Plus, not many cards offer such strong rewards on car rentals, making the Venture X card an obvious choice in that category.

Also, there’s no limit to the bonus rewards you can earn in the travel categories. If you frequently book a lot of cash airfare, hotels, and car rentals, you could significantly benefit by using the Venture X card.

Fees and Credits: Annual Credits Galore!

While the welcome bonus and earn rates are best-in-class, it’s the ongoing perks that set this card apart.

As a premium credit card, the Venture X commands a US$395 annual fee. At first glance, that sounds rather steep, but there are ample credits to offset it.

You’ll get a US$300 annual statement credit for bookings made through Capital One Travel. (Unlike the US$200 credit that comes with the welcome bonus, the annual US$300 credit is cumulative, so you don’t need to use it all on a single transaction.)

Additionally, starting in your second year with the card, you’ll receive an anniversary bonus of 10,000 miles every year. These can be redeemed at a minimum value of 1 cent per mile via Capital One Travel, making this benefit worth at least US$100.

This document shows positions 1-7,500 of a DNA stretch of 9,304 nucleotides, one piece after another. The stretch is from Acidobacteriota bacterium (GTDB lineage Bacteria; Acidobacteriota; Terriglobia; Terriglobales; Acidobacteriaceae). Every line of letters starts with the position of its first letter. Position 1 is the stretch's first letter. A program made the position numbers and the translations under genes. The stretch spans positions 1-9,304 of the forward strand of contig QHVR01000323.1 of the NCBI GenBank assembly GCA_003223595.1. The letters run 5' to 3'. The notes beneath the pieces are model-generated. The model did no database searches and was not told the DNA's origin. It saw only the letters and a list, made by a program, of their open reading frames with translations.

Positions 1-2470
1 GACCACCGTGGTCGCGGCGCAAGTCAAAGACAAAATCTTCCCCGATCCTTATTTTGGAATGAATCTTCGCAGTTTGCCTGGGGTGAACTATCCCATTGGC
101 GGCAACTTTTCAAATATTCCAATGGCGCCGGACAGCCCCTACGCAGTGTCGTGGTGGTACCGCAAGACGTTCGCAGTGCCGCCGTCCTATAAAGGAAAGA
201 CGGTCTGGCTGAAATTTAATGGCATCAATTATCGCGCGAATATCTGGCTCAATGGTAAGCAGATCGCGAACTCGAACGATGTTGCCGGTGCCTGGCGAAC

Already, that’s US$400 value coming back each year, against a US$395 annual fee. In short, you can effectively have a premium credit card for no net annual fee! That’s simply too good to pass up.

The Venture X card isn’t the only one doing this. We’ve seen similar rebates on other top-tier US credit cards:

Travel Benefits: Lounges and More

The Venture X card has an awesome package of travel benefits.

Most notably, cardholders get a Priority Pass membership with unlimited visits to over 13,000 participating airport lounges. You’ll be able to enter Priority Pass restaurants too, an area where Amex is lacking.

Capital One is also launching their own Capital One Lounges at airports, similar to the Amex Centurion lounges. They have one in Dallas Fort Worth (DFW), with plans to open more in Denver (DEN) and Washington Dulles (IAD) in 2022. They have some interesting facilities planned, including a fitness centre. Cardholders get unlimited visits and can bring two guests each time.

Capital One Lounge Dallas/Fort Worth
Capital One Lounge Dallas/Fort Worth

Authorized users also get the same lounge access. Best of all, there’s no annual fee for adding a secondary cardholder! This is a great way to share travel benefits with others.

As is standard with premium US travel cards, the Venture X card has no foreign transaction fees. That makes it an excellent choice for Canadians, even when spending at home. Plus, as a Visa card, it’s accepted more widely worldwide than Amex.

As usual, the premium card provides premium travel insurance, including $1,000,000 common carrier accident coverage, car rental insurance, and mobile device protection.